Angela Scozzari is an award-winning artist who works with rusted metal, textiles, and found objects. She creates sculpture and art installations for both exhibition and commission.
Angela was born in Connecticut, lived in New York and moved to Florida as a child. She is a certified Montessori teacher, a mother to three grown children, and a Nana to four grandchildren. She and her husband of 40 plus years live in Jupiter, Florida.
Angela is currently combining found rusted railroad steel with handspun art yarn in mixed media paintings, sculptures, art installations, and wall hangings. She is continually influenced by color and texture found in rusted metals, fabric, and her surrounding environment.
“Craft solves questions; art asks them.” — Angela Scozzari
Nine T Cells, the installation piece awarded ‘Best in Show’ for Naples Art Association’s 2018 juried Feel the Art, is a statement about Angela’s brother Jim’s battle with HIV. She remembers that at one point her brother, suffering from HIV, learned he only had nine T cells. With an unwavering determination to live Jim turned his health around. Through dedicated visualizations and a true sense of gratification for what he had, Angela and her brother patiently watched as his T cell count slowly climbed. Beating all odds, Jim grew stronger and stronger until he was no longer impacted by the virus.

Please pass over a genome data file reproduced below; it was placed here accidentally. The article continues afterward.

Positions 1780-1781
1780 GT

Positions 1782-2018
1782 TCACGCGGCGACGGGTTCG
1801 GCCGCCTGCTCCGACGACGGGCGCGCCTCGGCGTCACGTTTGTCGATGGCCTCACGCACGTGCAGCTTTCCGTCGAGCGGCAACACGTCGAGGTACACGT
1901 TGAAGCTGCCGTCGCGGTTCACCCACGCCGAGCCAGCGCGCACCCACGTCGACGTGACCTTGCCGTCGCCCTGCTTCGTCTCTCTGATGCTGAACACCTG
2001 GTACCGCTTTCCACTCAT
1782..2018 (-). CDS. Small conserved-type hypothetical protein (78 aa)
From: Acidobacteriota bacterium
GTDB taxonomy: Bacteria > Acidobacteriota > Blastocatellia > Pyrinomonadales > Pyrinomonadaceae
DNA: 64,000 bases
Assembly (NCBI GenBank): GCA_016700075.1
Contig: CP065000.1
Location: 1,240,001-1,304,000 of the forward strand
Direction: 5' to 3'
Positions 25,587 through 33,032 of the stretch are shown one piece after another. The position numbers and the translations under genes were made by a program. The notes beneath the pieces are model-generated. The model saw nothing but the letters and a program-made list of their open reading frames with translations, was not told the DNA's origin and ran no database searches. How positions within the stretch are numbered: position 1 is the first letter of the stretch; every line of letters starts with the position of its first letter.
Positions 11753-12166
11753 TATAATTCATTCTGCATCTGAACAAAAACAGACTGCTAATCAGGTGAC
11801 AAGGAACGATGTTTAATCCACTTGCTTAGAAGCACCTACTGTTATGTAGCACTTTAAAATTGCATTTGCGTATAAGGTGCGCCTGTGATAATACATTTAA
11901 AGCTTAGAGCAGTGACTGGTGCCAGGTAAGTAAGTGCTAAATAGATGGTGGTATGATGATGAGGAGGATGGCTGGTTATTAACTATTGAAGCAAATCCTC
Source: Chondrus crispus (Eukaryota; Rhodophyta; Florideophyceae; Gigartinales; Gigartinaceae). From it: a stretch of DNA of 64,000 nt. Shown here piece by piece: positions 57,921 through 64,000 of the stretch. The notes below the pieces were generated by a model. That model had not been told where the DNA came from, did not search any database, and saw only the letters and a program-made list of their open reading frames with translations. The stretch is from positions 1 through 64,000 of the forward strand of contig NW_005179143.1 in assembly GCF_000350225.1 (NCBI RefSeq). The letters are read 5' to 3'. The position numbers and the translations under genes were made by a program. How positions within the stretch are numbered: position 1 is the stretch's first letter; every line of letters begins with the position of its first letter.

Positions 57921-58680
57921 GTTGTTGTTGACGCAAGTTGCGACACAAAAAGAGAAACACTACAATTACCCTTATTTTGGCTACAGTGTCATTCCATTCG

In the beginning, this installation started with white fluff, raw sheep wool, this representing the cell. Angela then hand dyed and combed or carded the wool, blending the colors together. The entire process slow, she met the hours of spinning the dyed wool with excitement. Finally, yarn, the tangible material formed. The next step was knitting, though she still had no conceived outcome in mind.
Angela admits that she begins her work without preconcieved ideas about an outcome, instead she allows her intuition to direct her artistic process.
The organic, helix-like shapes grew, some were knitted with many large holes and some were quite solid. All were different. It was in this phase she knew she was going to make nine of them. They needed a structure, a backbone. They needed to be able to stand on their own, so Angela wove wire through each shape which gave them a sense of strength, a presence. They became more and more malleable, easily pressed in or out of shape, pliable, more flexible, like a helix or maybe less like a helix. They morphed into beautiful T cells.
Angela continued to embellish each one differently using glass and wooden beads, tarnished and shiny copper pipe wrapped with copper wire, twigs wrapped with threads and finally the brass bells, which have become a symbol of hope and a constant reminder of her brother.
Growing up, Angela says, Jim was the artist of the family. After he passed in 2014, Angela felt magically compelled to make art. Much of her work carries a deeper meaning than what is perceivable aesthetically.
Full Metal Quilt – Best in Show
SIZE MATTERS: The BIG and small Art Exhibition (2016),Lighthouse ArtCenter